The discussion, says the report, is being fuelled by a series of trends, including the growing awareness that plastic waste is polluting even the far reaches of the planet; concerns raised by the Basel Convention and the associated rising costs of collection, processing and recycling for parts of the world that used to rely on China, India, and many other Asian countries to buy and sort through mixed recyclables; and the growing momentum to transition from a “take- make-waste” industrial model to a “circular economy”.
While the motivation to act is there, it is essential to gain an understanding of how high-performing deposit return systems work, while others do not.
Tomra evaluated deposit models against key metrics such as cost efficiency and the percentage of containers returned for recycling, and found that the most effective deposit systems share the following four principles:
- Performance: A collection target for all beverage containers plus a meaningful deposit delivers strong results.
- Convenience: The redemption system is easy, accessible and fair for all users.
- Producer Responsibility: Producers finance and invest in the system using the unredeemed deposits, commodity revenues, and an eco-modulated EPR fee.
- System Integrity: Trust is built into the system's processes through transparent management, a data-driven clearinghouse, and reliable redemption technology.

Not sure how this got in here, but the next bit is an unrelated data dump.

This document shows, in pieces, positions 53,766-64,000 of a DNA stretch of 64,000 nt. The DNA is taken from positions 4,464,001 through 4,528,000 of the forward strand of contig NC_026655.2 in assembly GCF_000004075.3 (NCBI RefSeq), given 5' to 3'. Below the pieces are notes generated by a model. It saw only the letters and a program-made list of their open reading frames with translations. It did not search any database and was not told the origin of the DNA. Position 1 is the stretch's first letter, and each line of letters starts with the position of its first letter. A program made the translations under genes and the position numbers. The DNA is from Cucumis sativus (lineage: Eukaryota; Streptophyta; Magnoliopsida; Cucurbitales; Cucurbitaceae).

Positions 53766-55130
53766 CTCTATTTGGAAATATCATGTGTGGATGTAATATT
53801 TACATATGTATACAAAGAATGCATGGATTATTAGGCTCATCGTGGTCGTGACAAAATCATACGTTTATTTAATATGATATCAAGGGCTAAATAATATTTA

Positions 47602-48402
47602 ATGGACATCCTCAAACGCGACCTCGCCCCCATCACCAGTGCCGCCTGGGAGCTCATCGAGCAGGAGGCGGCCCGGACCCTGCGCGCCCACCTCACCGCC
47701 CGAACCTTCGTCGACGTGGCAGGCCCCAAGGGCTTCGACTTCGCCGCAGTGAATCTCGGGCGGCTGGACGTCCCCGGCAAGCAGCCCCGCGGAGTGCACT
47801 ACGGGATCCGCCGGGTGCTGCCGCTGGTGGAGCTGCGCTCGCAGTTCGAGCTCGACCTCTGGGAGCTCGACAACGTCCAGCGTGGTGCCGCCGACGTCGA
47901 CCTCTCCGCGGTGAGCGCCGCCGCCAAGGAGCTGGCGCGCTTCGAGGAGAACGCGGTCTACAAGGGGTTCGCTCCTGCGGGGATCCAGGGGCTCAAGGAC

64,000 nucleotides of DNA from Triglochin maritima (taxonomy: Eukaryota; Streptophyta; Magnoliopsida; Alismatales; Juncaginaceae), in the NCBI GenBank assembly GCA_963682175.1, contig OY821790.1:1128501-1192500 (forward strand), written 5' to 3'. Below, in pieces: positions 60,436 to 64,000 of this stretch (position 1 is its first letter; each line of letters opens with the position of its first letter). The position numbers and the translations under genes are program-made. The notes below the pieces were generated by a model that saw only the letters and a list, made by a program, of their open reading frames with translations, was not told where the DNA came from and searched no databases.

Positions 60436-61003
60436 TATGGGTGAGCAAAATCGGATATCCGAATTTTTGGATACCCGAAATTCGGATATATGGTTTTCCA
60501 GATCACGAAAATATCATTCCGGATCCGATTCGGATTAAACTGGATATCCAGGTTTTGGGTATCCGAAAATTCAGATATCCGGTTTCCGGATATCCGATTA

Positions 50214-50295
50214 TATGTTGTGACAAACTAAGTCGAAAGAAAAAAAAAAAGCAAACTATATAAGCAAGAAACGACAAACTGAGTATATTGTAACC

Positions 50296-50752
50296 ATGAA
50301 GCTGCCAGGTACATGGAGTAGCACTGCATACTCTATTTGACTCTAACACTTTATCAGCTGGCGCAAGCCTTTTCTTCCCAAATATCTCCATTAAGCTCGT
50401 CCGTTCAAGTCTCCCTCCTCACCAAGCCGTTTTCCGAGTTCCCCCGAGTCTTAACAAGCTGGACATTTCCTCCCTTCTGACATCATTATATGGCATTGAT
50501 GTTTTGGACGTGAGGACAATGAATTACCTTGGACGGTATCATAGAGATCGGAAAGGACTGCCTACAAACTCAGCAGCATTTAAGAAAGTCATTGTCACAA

In the white paper, these four design principles are further fleshed out with the 12 key elements that constitute these principles. The authors encourage stakeholders to consider the 12 elements discussed in this paper “as part of an ecosystem rather than a menu of options. Prioritising one but not the other could disrupt the system’s performance and cost effectiveness.”
“With alarming growth in plastic waste worldwide, and drive from businesses, consumers and governments alike to take action, it is vital that deposit return systems truly achieve the environmental objectives they strive toward,” said Wolfgang Ringel, Senior Vice President Group Governmental Affairs in Tomra.
In that context, this paper can contribute. As Tomra makes clear, deposit return systems are a proven solution to many of these challenges, but the performance of these systems varies depending on their design.
By offering stakeholders what it calls a ‘recognised blueprint for action when it comes to beverage container waste’, the report provides guidance and support on best practices to accelerate the adoption of a circular economy, to meet performance targets, and to address the chronic problem of beverage container litter.